Another one of my mother’s friends died yesterday. Marilyn used to be our neighbor in the days when everyone on the street had kids and the mothers stayed at home. She had a great sense of humor and she and my mother had some good times together. Marilyn has suffered from Altzheimers for several years and has been in a nursing home. When I talked to Mom about it this morning she wasn’t upset. To her Marilyn was still as vital as she used to be. She told me about what they did together and said,”I talk to her a couple of times a week.”
When someone dies you usually try to console them by telling them to cherish the memories. My mother has constructed her own little reality to do this. What a blessing!
The day after I posted the story about my grandparent’s cabin I got a phone call. It was my mother, who rarely calls. After asking how I was she said she had some news. “My father sold the cabin in the mountains. I talked with my mother last night.” I was so taken aback all I could muster was an “Oh.” My mind, though, was reeling. She couldn’t have read my blog! She doesn’t even have a computer, much less know how to use one. But my mother went on, “Yes, I’m so glad they sold it. I didn’t like them driving up and down that mountain all the time.” I just agreed and we had a long discussion about mountain roads. ( Mom has always claimed to have an ESP connection. Could it be . . .)
My mother is having more of these hallucinatory experiences lately. I used to think she would dream something and then think it really happened, but many times this happens in the daytime. Mom used to work as a volunteer in the local hospital a couple of times a week, which she loved doing. She sometimes will get a card from the volunteer auxiliary wishing her well. At times she thinks she still works there and will mention how she has worked there that week. Other times she tells us that someone from the auxiliary called and they want her to come back.
Hallucinations are a natural part of dementia. With some people it can also be accompanied by paranoia when they are very distrustful and sometimes even try to attack others. The only way my mother expresses this is more of a memory problem. Someone is using her toothbrush because it is wet. It is probably one of the aides or someone they let in the room, she thinks. I got so tired of hearing this complaint I went to Costco and bought a pack of twenty. Now she has switched to her hairbrush. “Look at the hairs,” she says, “Someone has used this.” These are the times you need a sense of humor.
Yesterday was Daddy’s birthday. He would have been 96. In December it will be 15 years since he died of cancer. Mom doesn’t always remember how he died, or even that he’s dead. It is sad to have to remind her when she asks, “Is Daddy gone? I sometimes think he’s here.” He fought his colon cancer for two years; at the end he was in a lot of pain. Mom took care of him the whole time by herself and refused hospice until two days before he died. It is hard to understand why she doesn’t remember this period of her life. Her memory was good then, but maybe the overlay of time has made that part of her brain fuzzy too. I was worried that Mom would be emotional about the day so I called her last night. She was fine. We had a short conversation and she didn’t bring up the subject, but I’m glad I called.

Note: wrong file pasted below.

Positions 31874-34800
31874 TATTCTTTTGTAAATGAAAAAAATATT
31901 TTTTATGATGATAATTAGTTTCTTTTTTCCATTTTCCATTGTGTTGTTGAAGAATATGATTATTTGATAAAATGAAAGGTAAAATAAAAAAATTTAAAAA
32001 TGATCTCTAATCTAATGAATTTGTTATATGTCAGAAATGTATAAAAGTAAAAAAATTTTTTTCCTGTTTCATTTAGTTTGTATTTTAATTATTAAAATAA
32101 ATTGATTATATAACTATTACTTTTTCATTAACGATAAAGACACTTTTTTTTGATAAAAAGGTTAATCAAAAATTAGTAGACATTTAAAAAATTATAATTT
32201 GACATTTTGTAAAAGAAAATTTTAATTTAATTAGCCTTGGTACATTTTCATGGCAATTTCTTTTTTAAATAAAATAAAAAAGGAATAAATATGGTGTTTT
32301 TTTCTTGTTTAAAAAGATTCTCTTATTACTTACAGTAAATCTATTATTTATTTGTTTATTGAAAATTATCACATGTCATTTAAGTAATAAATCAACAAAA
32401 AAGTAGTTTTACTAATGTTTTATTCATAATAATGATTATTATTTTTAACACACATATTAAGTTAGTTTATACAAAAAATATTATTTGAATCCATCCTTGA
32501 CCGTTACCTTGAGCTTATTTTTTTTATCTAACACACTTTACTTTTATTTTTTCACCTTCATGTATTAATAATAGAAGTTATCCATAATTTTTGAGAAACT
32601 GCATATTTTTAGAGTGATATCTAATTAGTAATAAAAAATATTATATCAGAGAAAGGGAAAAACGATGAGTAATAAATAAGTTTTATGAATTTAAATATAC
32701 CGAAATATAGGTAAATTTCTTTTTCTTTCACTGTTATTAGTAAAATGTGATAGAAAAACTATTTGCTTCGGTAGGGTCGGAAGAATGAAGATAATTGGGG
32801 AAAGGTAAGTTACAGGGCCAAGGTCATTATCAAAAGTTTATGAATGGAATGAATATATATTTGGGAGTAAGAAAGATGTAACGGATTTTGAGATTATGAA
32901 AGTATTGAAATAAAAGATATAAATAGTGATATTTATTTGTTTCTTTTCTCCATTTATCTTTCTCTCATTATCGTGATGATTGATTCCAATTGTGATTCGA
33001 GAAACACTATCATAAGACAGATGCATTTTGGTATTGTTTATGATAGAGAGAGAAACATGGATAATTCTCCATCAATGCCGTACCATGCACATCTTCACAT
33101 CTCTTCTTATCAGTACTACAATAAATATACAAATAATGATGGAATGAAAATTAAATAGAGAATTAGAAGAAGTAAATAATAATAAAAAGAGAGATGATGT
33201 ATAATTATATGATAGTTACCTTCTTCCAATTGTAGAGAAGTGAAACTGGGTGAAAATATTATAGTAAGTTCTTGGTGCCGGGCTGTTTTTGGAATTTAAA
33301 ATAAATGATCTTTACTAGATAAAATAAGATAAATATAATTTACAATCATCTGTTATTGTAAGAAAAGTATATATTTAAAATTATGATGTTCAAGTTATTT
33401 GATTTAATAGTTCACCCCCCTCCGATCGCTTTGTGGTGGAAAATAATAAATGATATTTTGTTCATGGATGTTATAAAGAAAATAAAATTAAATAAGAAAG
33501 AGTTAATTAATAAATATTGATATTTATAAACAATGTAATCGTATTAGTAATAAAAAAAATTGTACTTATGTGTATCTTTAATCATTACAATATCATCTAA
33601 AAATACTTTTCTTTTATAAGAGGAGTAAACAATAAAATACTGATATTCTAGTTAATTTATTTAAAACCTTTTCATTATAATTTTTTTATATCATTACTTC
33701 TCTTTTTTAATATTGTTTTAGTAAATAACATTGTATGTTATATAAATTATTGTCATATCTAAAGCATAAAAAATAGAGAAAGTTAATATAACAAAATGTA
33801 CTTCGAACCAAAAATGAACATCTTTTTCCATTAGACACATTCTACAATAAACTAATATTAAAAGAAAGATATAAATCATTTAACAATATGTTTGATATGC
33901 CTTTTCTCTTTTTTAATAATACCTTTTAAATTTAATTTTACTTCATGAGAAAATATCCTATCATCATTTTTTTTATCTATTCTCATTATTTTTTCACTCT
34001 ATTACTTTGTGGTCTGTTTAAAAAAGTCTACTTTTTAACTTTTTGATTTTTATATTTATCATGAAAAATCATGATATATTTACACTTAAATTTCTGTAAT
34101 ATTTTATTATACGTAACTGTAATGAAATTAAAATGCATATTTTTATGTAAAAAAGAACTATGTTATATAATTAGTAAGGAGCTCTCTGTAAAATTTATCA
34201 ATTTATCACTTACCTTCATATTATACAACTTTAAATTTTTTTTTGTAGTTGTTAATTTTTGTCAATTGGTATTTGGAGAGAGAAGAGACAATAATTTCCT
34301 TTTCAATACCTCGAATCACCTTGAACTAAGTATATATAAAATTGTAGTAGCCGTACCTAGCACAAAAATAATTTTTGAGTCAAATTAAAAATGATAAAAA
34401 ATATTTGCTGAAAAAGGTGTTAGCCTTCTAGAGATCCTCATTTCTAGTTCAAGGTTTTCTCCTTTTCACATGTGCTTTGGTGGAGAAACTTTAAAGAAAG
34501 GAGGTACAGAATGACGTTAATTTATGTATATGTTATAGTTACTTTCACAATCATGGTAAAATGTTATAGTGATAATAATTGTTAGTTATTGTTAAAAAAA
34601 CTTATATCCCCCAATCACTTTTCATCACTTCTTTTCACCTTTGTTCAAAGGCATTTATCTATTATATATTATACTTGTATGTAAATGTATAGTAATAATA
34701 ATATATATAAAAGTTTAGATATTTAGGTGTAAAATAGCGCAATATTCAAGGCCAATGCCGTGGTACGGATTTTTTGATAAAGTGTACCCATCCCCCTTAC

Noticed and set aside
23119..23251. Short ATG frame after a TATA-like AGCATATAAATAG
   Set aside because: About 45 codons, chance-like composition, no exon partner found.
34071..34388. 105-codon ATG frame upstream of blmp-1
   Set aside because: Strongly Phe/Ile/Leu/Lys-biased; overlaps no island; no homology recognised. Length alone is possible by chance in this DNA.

It’s interesting what memories my mother wants to talk about. With her ability to remember present day events weak, she has reverted to the past. Her favorite topic is “the cabin”. When Mom was younger, it must have been when she was a teenager, her parents bought a large three story cabin in the San Bernardino mountains. On a clear day she would often look up toward the mountains and say to my sister and I, “You can almost see where the cabin used to be.” Of course as the years went by and the smog drifted into the valley we couldn’t even see the mountains. My grandparents sold it long before we were born. Something tells me it may have burned down.
That cabin is now very clear in my mother’s mind. She can tell you where it was located on the road up to Lake Arrowhead on a cliff overlooking the valley. She can take you through its many rooms and talk about the large stone fireplace in the living room. But what she most likes to talk about is who rented the cabin for periods of time. Madeline Carroll, who was a well known movie star at the time, was the renter. You can imagine being a teen how excited my mother would have been at the time. She talks about how when her family came up to stay in the cabin her best friend Letha would come also. The two girls would look through many of the things Madeline would leave there, trying on her clothes and using her perfume. She remembers one time Madeline was staying there with who they thought was her husband, until my grandfather read in the paper that the husband was on safari in Africa at the time. My mother always wondered who “the other man” was. Though such an event from the Hollywood set would not cause much of a stir nowadays, back then it would have been scandalous. I’m glad my mother has these memories to hold onto; it helps to fill the void of her everyday remembrances. I like to hear her talk about them, but I’m often taken aback when she says, “I wonder if Daddy (her father) ever sold the cabin?” I think so. He’s been gone 47 years. I say to myself.